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June 17, 1984 - Image 10

Resource type:
Michigan Daily, 1984-06-17

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Page 10 Sunday, June 17, 1984

The Michigan Daily

'Beat Street' takes a wrong turn

By Phillip K. Lawes
uite a bit of hype preceeded the
release of Beat Street. By all
accounts, producer Harry Belafonte
went into the film with the noblest of in-
tentions. In addition to being exciting
and entertaining, we were told, the film
would go beyond just showing break
dancing, to exposing the culture and the
sociological realities of the South
Bronx. It was ,a labor of love for
Belafonte, not just a film project.
Social relevance and top-flight enter-
tainment are a rather tall order for one
film, even under the best of circum-
stances. Beat Street doesn't seem to
have been blessed with the best of cir-
cumstances, so the results do not live
up to the expectations generated by the
film's hype.
In spite of the producer's lofty inten-
tions (and in large part it seems,
because of them), Beat Street is an ab-
solute mess. Virtually everything that
could have been done wrong on this.
picture was done wrong.
Rather than a plot, we are presented
with a mass of plot strands and story
ideas which pop up without warning,
ve ofle61r71-97
DALY 1:00 P.M. SHOW $2.00
GE AND SOUND" -Newsday

and none of which are carried through
the length of the picture. Instead of
characters wer are given character
types - aspiring artists, the worried
mother, the street hustler, etc. These
basic character types are credible in
the environment on which the film
focuses, but none of them are developed
into people. We are given quantity as a
poor substitute for quality.
Stan Lathan's direction is, at best,
run-of-the-mill, generally missing the
visual and emotional possibilities of the
events in the film. In addition, the
editing is simply awful. It is difficult to
believe that you are watching a major
studio release when the scenes begin
and end as abruptly as they do here. At
the very least, they largely avoided the
temptation to get avant-garde in editing
the dance scenes, thus allowing the
dancing to stand on its own.
The filmmakers make their crucial
mistake in their heavy-handed pursuit
of some form of social relevance. The
fault is not necessarily in the goal, but
in the technique used to get to it.
Lathan doesn't hesitate to cut form
whatever action is in progress to show
some panoramic shot of the ghetto.
These shots elbow you in the ribs and
tell you "Things are really rough here."
However, the South Bronx speaks
eloquently of its own grimness. There is
no need to chop up the movie to point
that out to us.
From time to time, the characters
also tell us how tough things are. Kenny
(Guy Davis) speaks of his older
brother, killed in a gang fight. That is
certainly plausible - violent death is
not exactly unheard-of in the South
Bronx. The problem is that we've heard
that before, in a thousand other movies.
When a sketchily written character
starts delivering cliches the film star-
ts looking silly. That happens a lot in
Beat Street.
The film's excesses and incompeten-


Despite an honest attempt, Harry Belafonte failed to motivate these break
dancers in his new produciton, 'Beat Street,' a tepid story about youth gangs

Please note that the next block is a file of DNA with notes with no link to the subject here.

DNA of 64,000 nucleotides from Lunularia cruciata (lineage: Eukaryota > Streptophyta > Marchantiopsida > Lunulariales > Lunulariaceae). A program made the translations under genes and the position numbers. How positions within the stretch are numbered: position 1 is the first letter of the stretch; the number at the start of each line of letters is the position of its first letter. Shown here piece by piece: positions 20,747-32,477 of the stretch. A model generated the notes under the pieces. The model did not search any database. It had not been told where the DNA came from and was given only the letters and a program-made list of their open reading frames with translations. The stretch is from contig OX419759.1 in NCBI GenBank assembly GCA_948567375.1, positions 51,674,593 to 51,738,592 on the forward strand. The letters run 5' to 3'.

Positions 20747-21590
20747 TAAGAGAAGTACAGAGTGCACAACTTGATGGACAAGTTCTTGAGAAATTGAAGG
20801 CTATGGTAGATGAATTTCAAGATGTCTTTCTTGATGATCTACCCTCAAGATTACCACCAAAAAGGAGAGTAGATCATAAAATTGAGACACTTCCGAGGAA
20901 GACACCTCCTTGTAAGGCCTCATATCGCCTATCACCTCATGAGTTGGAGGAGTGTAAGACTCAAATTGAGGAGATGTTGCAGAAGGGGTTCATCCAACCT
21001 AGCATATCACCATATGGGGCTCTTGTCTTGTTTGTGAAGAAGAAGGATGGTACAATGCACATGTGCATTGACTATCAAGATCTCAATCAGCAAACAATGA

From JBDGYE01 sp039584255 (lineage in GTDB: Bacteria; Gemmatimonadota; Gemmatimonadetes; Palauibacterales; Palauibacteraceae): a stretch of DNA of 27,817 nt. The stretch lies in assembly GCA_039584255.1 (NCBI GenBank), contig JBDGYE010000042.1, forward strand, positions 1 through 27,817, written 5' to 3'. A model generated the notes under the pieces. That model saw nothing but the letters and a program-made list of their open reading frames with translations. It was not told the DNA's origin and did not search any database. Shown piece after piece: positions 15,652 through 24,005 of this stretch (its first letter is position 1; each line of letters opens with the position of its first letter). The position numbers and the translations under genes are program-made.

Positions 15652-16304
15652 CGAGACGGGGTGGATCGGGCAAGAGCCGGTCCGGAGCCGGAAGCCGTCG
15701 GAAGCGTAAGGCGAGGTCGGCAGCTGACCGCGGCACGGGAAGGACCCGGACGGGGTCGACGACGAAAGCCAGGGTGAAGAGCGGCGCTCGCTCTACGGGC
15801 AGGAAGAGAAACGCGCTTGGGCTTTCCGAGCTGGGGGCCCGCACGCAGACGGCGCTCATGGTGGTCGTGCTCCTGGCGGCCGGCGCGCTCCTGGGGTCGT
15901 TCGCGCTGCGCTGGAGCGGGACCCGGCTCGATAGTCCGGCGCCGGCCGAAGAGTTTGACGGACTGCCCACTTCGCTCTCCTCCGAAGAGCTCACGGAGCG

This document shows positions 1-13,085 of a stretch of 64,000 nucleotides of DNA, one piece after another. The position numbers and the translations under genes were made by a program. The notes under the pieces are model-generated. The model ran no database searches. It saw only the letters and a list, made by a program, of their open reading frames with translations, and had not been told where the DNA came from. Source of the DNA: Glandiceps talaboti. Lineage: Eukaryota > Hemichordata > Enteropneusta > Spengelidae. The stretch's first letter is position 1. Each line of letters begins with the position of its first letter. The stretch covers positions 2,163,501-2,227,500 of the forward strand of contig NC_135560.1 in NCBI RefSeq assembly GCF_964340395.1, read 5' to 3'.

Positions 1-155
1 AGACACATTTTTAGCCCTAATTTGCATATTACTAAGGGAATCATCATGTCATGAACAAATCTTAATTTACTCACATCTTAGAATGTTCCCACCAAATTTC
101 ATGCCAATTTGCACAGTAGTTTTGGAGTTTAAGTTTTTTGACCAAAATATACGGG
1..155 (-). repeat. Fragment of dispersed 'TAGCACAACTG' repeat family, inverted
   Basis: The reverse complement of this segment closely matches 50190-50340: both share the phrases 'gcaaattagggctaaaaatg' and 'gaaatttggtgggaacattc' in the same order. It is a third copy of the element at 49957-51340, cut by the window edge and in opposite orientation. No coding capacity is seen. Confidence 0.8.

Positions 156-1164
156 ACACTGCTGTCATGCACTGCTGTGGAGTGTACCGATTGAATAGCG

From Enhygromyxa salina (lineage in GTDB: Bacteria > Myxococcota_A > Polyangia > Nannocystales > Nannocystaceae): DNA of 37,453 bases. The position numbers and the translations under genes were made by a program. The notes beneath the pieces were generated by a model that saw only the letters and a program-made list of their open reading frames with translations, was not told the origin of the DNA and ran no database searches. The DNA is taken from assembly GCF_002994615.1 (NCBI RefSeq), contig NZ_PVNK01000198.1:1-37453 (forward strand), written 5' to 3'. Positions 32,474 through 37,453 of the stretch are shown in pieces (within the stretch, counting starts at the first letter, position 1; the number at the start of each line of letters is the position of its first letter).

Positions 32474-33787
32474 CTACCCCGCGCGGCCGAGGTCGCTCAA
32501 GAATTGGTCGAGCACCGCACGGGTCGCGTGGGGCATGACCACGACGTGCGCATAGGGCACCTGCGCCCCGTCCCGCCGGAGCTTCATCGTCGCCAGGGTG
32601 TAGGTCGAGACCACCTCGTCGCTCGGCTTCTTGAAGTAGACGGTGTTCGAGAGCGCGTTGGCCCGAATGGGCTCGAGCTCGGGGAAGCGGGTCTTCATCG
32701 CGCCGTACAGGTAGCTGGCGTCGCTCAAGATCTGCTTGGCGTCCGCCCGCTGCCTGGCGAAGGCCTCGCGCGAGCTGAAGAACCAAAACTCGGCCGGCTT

in the South Bronx.
ces usually trivialize whatever serious Beat Street works best when it gives
content the filmmakers may have been you something to look at - Rae Dawn
trying to deliver. For example, when Chong, (Quest for Fire), for example,
Ramo (Jon Chardiet), a young grafitti who isn't given much to do, or the dan-
artist defends his subway murals (lots cing, of which there isn't nearly
of people call them acts of vandalism, enough.
he calls them art), he ends up sounding Harry Belafonte's good intentions
laughable, since his lines are overwrit- have been betrayed but Beat Street is
ten, and his acting skills are weak to worth seeing for its sporadic demon-
begin with. strations of spectacular break dancing.
Joe's opens up its
stage for charity


SUN. 1:05, 3:05, 5:05, 7:05, 9:05
MON. 1:0:00, 9:05
-The DetritNews
--Newhouse Newspapers
SUN. 1:20, 3:20, 5:20, 7:20, 9:20
MON. 1:00, 7:20, 9:20

Whether you want to help the
Medieval Festival kick off its fund
raising campaign, or whether you just
want to have a plain old good time,
Joe's Star Lounge will be the place for
you this Sunday, June 17.
The action begins at 8 p.m. with
a dinner buffet and an open mike. An
open mike is an invitation to anyone
in the audience who wants to sing a
song, strum a melody, or just tell a
At 9: p.m., such well known Ann
Arbor folk singers as Michael Smith,
Jay Stielstra, Sally Horvath, Kevin
Lynch, and David Menefee and
Cheryl Dawdy will take over the mike
and provide some live folk entertain-
After 10 p.m., there will be dan-
cing to the music of What If Thinking,
a Detroit area rock band.
For those coming to dance to What
If Thinking, a $3 cover will be charged
at the door. For those who are in-
terested in the entire evening, which

includes the buffet, the folk music,
and the dancing, tickets may be pur-
chased for $5 at the Performance
Network, 408 W. Washington, in Ann
Arbor. Joe's Star Lounge is located at
109 N. Main St., Ann Arbor.
The Ann Arbor Medieval Festival is
a fair that runs the first two weekends
of August each year. The festival has
a medieval theme and includes music,
theater, dance, and crafts from the
Middle Ages. The fair, which is free to
all, is held outdoors in the Ann Arbor
city parks and at the University's
School of Music. This year will mark
the fifteenth consecutive summer that
the Medieval Festival has taken
The Festival is primarily financed
by private and business donations. So
if you want to help keep the Medieval
Festival tradition strong in Ann Ar-
bor, show your support by having a
good time at Joe's Star Lounge on
Sunday night. -Jeff Frooman


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